MGM Resorts files lawsuit against Las Vegas shooting survivors
(CBS News) -- A lawsuit by MGM Resorts against survivors of the worst mass shooting in modern U.S. history claims it cannot be held financially liable for the Las Vegas massacre last October. The lawsuit seeks to have a federal judge throw out the claims of hundreds of survivors against MGM -- and stop new ones.
In two federal lawsuits filed against hundreds of shooting victims last week, MGM says it "cannot be held liable... for deaths, injuries or other damages" arising from the shooting, reports CBS News' Jericka Duncan.
It cites the Safety Act, a law that encourages security firms to develop new anti-terrorism measures. In exchange, companies who use those security firms are immune from claims. MGM says it can't be sued for the shooting because the security firm it hired for the concert was certified under the Safety Act.
MGM owns the Las Vegas concert venue where the October shooting took place. It also owns the hotel from which the gunman opened fire, killing 58 people and injuring more than 500. Even so, the company believes, it doesn't owe any of the victims a dime.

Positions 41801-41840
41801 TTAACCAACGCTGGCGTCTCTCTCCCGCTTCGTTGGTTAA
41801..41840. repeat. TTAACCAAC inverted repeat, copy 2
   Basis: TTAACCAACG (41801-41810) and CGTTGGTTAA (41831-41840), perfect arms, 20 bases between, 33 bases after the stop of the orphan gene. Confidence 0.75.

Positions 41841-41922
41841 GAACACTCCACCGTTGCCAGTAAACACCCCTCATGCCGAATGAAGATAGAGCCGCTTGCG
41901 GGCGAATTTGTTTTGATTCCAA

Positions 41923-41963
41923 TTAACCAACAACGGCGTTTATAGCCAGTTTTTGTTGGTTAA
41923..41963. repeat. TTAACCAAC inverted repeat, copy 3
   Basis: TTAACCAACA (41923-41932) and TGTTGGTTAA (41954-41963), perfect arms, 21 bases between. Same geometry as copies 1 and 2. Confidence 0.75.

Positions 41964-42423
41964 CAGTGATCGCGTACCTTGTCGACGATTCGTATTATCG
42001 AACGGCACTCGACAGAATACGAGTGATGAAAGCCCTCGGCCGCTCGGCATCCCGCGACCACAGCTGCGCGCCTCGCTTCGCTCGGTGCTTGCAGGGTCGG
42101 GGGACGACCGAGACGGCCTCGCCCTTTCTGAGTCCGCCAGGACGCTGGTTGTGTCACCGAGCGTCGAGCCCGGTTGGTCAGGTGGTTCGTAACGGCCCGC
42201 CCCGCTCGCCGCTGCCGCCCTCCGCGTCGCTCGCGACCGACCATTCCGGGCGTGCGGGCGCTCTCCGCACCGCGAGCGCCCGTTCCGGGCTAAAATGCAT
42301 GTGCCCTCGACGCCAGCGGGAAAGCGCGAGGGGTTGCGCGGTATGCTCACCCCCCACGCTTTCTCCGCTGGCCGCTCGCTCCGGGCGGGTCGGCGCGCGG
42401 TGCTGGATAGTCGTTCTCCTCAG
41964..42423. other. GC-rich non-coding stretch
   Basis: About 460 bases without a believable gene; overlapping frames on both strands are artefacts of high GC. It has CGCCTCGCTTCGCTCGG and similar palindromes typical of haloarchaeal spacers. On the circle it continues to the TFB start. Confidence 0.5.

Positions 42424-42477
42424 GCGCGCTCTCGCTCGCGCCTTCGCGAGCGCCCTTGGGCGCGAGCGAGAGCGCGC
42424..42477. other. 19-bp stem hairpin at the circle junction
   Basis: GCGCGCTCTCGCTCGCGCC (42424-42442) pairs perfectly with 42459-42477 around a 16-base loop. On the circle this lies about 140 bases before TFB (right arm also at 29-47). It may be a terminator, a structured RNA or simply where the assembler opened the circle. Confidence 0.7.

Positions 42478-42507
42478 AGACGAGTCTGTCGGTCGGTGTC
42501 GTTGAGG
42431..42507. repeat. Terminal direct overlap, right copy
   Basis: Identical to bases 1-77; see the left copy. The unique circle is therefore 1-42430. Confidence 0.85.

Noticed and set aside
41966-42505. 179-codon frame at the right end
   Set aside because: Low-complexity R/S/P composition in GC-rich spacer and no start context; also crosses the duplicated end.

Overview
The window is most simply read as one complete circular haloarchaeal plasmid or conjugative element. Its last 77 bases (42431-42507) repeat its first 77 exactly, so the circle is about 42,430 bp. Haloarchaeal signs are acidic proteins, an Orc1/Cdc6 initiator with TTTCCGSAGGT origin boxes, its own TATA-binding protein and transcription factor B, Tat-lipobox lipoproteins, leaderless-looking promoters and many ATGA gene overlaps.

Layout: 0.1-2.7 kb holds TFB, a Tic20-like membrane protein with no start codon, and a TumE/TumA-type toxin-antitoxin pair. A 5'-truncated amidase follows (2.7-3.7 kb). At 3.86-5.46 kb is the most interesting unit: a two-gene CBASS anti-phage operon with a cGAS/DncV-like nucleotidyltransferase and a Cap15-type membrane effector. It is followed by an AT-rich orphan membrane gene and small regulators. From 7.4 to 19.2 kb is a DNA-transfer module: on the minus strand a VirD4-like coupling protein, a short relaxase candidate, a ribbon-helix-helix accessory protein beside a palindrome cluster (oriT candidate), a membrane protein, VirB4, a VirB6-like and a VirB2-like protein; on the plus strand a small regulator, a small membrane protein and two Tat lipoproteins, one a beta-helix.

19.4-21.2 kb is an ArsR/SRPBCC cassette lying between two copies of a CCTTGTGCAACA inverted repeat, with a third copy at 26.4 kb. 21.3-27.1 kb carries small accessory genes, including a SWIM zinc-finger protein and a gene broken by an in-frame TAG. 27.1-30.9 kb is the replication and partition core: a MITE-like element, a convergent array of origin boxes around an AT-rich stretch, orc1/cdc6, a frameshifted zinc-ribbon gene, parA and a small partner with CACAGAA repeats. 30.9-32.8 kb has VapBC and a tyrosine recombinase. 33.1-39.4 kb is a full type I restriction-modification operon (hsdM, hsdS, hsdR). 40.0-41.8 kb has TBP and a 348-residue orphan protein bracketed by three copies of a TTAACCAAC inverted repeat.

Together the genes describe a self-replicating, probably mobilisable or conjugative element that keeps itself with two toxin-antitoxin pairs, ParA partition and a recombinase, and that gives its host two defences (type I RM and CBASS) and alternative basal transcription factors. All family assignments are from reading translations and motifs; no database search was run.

Nine months after the Las Vegas shooting, shooting survivor Lisa Fine's physical injuries have healed. Her emotional and psychological wounds have not. Fine is the co-founder of Route 91 Strong, a group for survivors of the concert shooting. Fine says MGM's latest legal maneuver makes her feel sick to her stomach.
"It feels like bullets flying at my head right now," Fine said.
"This has actually triggered PTSD for a lot of the victims," said attorney Brian Claypool, who represents more than 75 survivors.
Claypool was also at the music festival when gunman Stephen Paddock opened fire and argues the Safety Act doesn't protect MGM.
"They are only immunized from liability if there is an act of terrorism," Claypool said.
But MGM was responsible for security at the Mandalay Bay hotel, where Paddock amassed his arsenal undetected. CBS News legal analyst Rikki Klieman said MGM's lawyers made a smart legal move but questions the optics.
"If you make the public think that you're suing people, or their families who are dead or seriously injured, to me that's a PR disaster," Klieman said.
In a statement, MGM said it hopes its federal court filings will lead to a "timely resolution" for all the victims. The company claims more than 2,500 people have already sued or threatened to sue them over the shooting.